The parasites that attack Pseudococcus mealybugs do not attack the vine mealybug; therefore two potential candidates for biological control have been imported and released in California. The most successful of these has been Anagyrus pseudococci. This species has provided up to 20% parasitism in some vineyards in the Coachella Valley and up to 90% parasitism of exposed mealybugs late in the season in the San Joaquin Valley. This parasitoid can be highly effective late in the season to reduce mealybug populations present after harvest before they return to the roots or lower trunk to overwinter. However, in the spring, the parasitoid does not emerge from its overwintering state until about bloom, providing minimal mealybug suppression during the early and midseason. Growers can attempt to overcome this biological limitation of A. pseudococci by doing early-season releases of parasitoids that are purchased from commercial insectaries. Management of ants can reduce disruption of parasitism by A. pseudococci.
In coastal regions, several lady beetles such as the mealybug destroyer, Cryptolaemus montrouzieri and Hyperaspis sp. attack vine mealybug eggs and crawlers. Larvae of predaceous midges (family Cecidomyiidae) feed on mealybug eggs.
The female and nymphal mealybugs are wingless and are unable to fly so they must be carried by humans, equipment, wind, birds, or be present on vines at the time of planting. Do not allow contaminated equipment, vines, grapes, or winery waste near uninfested vineyards. Movement of equipment that pushes brush or any over-the-row equipment can be a major source of infestations in new locations; steam sanitize equipment before moving to uninfested portions of the vineyard. Do not spread infested cluster stems or pomace in the vineyard. To reduce contamination, cover all pomace piles with clear plastic for several weeks, and avoid creating piles that consist predominately of stems.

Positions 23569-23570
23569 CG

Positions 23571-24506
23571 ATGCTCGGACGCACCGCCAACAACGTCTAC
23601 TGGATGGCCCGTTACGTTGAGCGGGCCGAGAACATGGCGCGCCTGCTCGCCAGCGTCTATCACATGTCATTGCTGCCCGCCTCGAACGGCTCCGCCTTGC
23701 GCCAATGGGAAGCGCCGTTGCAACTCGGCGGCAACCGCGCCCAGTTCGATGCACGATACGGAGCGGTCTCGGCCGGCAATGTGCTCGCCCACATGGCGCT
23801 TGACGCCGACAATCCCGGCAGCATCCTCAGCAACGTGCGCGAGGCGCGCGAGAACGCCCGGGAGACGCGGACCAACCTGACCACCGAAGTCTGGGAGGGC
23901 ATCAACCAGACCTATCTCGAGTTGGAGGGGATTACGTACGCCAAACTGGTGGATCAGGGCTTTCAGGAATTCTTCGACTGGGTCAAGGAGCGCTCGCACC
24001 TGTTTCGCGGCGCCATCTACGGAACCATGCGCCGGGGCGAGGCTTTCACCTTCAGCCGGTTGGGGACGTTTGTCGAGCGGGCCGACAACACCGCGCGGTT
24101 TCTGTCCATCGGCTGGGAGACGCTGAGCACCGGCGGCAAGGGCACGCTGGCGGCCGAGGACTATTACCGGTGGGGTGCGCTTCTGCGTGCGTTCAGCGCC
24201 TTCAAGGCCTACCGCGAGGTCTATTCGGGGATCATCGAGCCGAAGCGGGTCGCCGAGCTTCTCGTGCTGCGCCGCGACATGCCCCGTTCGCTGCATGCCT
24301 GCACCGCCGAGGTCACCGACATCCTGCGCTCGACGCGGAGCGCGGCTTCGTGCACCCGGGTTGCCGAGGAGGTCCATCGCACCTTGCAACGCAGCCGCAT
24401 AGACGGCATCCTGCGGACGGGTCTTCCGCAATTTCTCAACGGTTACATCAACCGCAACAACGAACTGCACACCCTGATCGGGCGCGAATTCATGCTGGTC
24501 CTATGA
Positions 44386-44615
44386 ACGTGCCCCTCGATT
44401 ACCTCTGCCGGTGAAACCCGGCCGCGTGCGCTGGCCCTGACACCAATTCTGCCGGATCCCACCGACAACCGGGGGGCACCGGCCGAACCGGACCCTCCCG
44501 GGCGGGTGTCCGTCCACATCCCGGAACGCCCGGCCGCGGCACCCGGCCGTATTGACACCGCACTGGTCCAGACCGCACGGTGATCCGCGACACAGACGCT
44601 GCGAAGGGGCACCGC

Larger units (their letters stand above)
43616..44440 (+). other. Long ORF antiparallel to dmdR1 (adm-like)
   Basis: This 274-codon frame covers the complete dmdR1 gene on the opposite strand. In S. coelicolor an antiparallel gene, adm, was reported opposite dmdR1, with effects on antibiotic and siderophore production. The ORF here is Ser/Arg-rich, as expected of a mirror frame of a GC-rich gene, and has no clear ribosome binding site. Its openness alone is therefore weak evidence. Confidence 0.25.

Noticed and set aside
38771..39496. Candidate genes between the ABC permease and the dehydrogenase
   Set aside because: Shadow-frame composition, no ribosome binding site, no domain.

Reduce cluster infestation by pruning vines to prevent clusters hanging directly on the cordon. In areas where mealybugs overwinter exclusively on the roots, band application of Tanglefoot onto duct tape that has been wrapped around the trunk (with the bark removed) may help slow crawler movement up the vine in the spring.
Organically Acceptable Methods
Biological and cultural controls are organically acceptable management tools. Repeated applications of oil approved for organic production can suppress vine mealybug in wine and raisin grapes. Oil applications are not used in table grapes, because they potentially affect the appearance of the fruit surface. Additionally, there are concerns about using oil in conjunction with sulfur due to the potential phytotoxic effects. Mating disruption is also approved for organic vineyards.
Monitoring and Treatment Decisions
Monitor for vine mealybug by doing searches on the roots, trunk, cordon, leaves, and clusters depending on the time of year.
During the winter, look for vine mealybug on the lower crown; in areas with sandy soils, on the roots. During budbreak follow the monitoring guidelines in DELAYED-DORMANT AND BUDBREAK MONITORING (wine/raisin grapes or table grapes) to monitor these and other pests and record results on a monitoring form (example form— PDF ).
In the spring, monitor the crown and trunk for adult females and the presence of crawlers moving up the vine. Starting at bloom, monitor for vine mealybug along with other pests as outlined in MONITORING INSECTS AND SPIDER MITES. Survey cordons, canes, and basal leaves. In coastal areas, also continue to monitor the trunk.
When fruit is present, especially after veraison, monitor clusters to ensure vine mealybug life stages or honeydew are not contaminating the fruit. In table grapes and other hand-harvested vineyards, picking crews can be trained to be a valuable resource for reporting the presence of mealybugs in vineyards not known to be infested.
Monitoring efforts can be aided by looking for ants and honeydew. Argentine and gray ants tend vine mealybugs; therefore, observing ant activity can direct ones attention to where mealybugs are present on the vine. The presence of honeydew may also be an indication of vine mealybug presence. Thus, when searching for vine mealybugs during summer, look for honeydew exudates on the clusters, trunk, and cordons. These exudates will resemble melted candle wax; if the infestation is severe, basal leaves will appear shiny and sticky. Eventually, sooty mold will grow on the honeydew and permanent parts of the vine will appear greenish black during the fall and winter.